Book Review on Niharika Sah’s Closure by Shreya Mondal

Memory is to mind the soul is to the body; they nurture all possibilities to grow but linger once they perish. This captivating thought grips the theme of the book titled Closure by Niharika Sah. She is a young, free-spirited and an upcoming writer, who chose unrequited love as the theme of her first fiction novel. You must be thinking that this is a topic too often talked about and hyped, why would I read it. But, hold on! as choices that oppose the pre-conceived notions of “moving on” is sure to keep you engaged, which this review will further shed light upon. Yes, the world chants a tone very different from what this book narrates through its unabashed rendition of one of those stories that are often buried in the prison of the human heart. The truth that such prisoned unacceptable realities are made to seem natural for the sake of survival is its inherent flaw, I believe, and sadly seldom can anyone escape it.

A novel, as we know, always a protagonist to pull the plot together and give us an experience beyond what’s known. However, Closure’s narrator remains nameless till the end and provokes the silent guardian, who protects the else than own, within the readers. She is a narrator groomed by the rebel in her, a lover freed from stereotypes, a keeper of innocent promises and a winner in the battle of Cupid’s paradise. Life hurls both roses and thorns at us; it is our choices at every turn that contribute to shaping the person we are at present. The author employs personification as a strong motif throughout to explore the deep, dark and unanswered associations in life. “Moving on is a choice, not a mandate,” as the blurb of the book begins with the message that has been conveyed in this unconventional take on love.

The narrator’s memory of her lost lover, Chahat, keeps her swinging back and forth, strengthening her mundane endeavours for survival. The theme ‘hopeless romantic’ strengthens Ruh’s character, which never gives in to reality. Ruh and Chahat live the brief years of their affectionate affair until she learns about the harsh reality awaiting to destroy her hopelessness. Despite the physical and emotional tensions between the lead protagonists, the shadow of reality wins the battle eventually. The way she gathers herself and overcomes her own heart’s prison is mesmerising to read. I am sure anyone would feel the urge to turn through the poetic narrative of such moments over and over again. Nothing in life keeps passing but settling somewhere in our psychosis, which the mortal world has so firmly taught us all to do. The power of words is yet another beautiful rendition that haunts the narrator as a welcoming gift of parting. The strength to bear the burden of choices without being dictated teaches us a lot about self-worth and self-love. “Without reason is reason enough,” as the author believes, for a person to cherish the fragile making of its individuality.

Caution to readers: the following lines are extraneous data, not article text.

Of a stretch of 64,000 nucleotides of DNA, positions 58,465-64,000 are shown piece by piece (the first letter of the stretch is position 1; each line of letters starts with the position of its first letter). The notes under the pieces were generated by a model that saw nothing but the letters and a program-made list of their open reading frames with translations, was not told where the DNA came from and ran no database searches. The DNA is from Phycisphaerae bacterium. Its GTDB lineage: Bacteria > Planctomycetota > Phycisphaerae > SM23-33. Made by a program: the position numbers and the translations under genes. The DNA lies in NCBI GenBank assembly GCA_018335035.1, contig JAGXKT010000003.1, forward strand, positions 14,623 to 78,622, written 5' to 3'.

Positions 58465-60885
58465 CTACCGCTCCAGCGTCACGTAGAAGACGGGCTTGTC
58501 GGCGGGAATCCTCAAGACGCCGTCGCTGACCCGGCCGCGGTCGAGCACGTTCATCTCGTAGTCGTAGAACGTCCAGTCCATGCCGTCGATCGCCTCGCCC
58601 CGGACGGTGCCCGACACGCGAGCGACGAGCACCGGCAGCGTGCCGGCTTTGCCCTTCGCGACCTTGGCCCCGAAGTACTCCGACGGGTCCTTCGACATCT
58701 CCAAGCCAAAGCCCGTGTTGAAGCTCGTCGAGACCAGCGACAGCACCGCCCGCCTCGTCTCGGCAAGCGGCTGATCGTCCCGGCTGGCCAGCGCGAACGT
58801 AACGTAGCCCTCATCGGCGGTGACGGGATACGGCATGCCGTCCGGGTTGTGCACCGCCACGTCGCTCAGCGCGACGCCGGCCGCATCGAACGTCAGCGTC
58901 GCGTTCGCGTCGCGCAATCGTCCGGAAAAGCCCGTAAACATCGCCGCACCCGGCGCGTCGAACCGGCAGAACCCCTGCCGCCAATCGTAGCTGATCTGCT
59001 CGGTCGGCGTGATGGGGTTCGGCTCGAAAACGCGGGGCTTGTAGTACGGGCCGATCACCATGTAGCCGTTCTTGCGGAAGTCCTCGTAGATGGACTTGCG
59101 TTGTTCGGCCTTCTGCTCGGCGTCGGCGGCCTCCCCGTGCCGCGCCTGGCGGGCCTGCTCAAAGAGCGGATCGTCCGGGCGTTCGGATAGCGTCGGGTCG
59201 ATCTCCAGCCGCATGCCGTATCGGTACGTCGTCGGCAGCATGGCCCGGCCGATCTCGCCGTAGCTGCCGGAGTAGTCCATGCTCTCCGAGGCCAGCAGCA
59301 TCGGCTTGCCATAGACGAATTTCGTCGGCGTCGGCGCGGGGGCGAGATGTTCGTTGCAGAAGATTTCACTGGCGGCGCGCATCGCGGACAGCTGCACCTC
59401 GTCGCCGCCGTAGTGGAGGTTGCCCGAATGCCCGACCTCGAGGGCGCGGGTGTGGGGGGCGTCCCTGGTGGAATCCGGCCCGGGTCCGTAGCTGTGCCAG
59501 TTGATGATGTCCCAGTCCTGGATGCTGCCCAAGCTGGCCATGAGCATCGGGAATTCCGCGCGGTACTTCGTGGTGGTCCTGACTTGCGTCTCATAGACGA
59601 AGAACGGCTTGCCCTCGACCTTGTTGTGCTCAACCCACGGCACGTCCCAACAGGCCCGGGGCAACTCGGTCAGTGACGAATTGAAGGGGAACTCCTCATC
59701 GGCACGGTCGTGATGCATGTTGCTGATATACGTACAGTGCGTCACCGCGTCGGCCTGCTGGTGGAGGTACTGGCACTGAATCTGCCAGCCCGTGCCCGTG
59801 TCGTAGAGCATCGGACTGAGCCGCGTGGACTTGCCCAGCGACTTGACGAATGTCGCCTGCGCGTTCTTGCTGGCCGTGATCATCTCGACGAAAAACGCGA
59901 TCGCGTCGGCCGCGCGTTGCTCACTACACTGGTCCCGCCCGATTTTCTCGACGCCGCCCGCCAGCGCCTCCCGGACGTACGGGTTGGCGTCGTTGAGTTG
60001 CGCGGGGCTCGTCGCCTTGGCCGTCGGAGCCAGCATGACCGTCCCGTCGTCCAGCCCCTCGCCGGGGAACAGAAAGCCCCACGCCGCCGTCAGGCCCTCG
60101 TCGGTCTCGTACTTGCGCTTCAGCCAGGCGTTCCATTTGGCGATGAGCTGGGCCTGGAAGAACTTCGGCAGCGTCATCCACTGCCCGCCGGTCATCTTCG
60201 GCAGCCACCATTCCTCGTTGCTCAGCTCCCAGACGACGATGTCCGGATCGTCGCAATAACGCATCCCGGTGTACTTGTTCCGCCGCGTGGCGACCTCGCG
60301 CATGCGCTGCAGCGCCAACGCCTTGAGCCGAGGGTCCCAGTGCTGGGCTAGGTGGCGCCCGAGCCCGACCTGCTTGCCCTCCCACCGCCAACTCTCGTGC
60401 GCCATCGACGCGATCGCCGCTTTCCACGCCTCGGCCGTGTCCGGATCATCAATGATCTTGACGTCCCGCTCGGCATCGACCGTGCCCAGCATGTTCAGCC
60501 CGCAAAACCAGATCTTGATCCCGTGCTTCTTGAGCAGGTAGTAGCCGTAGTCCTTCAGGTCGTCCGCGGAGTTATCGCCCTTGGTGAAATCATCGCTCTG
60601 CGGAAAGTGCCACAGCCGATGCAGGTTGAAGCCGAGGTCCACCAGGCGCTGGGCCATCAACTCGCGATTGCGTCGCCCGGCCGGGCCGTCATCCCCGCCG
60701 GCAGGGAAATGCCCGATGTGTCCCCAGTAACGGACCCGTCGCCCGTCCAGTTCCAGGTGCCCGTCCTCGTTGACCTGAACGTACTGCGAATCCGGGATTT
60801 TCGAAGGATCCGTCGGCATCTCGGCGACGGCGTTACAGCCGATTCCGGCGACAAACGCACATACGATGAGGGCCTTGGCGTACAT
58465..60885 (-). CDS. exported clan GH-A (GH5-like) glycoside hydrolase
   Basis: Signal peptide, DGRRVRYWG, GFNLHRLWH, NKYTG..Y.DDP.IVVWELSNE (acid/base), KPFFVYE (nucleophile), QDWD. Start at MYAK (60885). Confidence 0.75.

Closure gives an outlet for souls lingering on the hope of being alive in the lives of those that matter. Anger, resentment, miscommunication and ignorance are a matter of pride for the author it seems, as has been equivocally conveyed through the nameless narrator. What is human if not a disarranged bundle of these conflicting emotions. I have often heard people saying that one should let go if someone is not meant to be yours, and then I came across this young writer, who showed me that letting go is not a simple checkbox and life run not by a manual. After witnessing her beloved’s wedding, the narrator grieves in silence for a while and soon gathers all her strength to live an honourable life in her own eyes. She rises at her own pace and uses her pent up emotions as the pen to recreate her life’s purpose by becoming a successful person. The story, at this juncture, attempts to explore the human bonding and worldly ways, unaware that its tenure is brief. Unrequited might hurt like a terminal illness but its cure cannot always be relying on a new love. What love would it really be if it is so fickle? The author, therefore, wants to spread the message of respecting love for what it is without a question.

Unlike most romance novels, this book oozes a unique visual appeal through illustrated verses in one of its chapters. They are beautiful and honest about the theme. The writing may seem slightly difficult for non-avid readers but it is a commendable attempt by the author considering the fact that it is her first fiction novels. Nature and surroundings also play a vital role in uplifting and draining not just the mood swings but also the struggle faced by Ruh. The concluding chapter where tragedy befalls upon the narrator makes it worth the journey. Honourable mention of her name through and as part of innocent life was all she had been living for all along. The prologue and epilogue are apt in all possible aspects as its coherent insights without losing the touch from reality. Underlying strains of Chahat’s attachment also surfaces in a delicate way as if it has been intentionally curated to inflict less harm to his existence. In one of the social media posts, the author had posted a photo quote that says, “What is fiction if not reality’s mirror image. And what is reality if not an imitation of fiction.” Personally, this makes my meticulousness question whether this fiction novel is really a fiction or a reality buried in traces. The artfulness with which impulses develop patience, hurt evolves purpose, and emptiness shapes completeness in this cautiously cultivated fiction Closure generates a distinctive space of its own amidst all counterparts, welcoming and expanding on varied readership across the popular domain of books.


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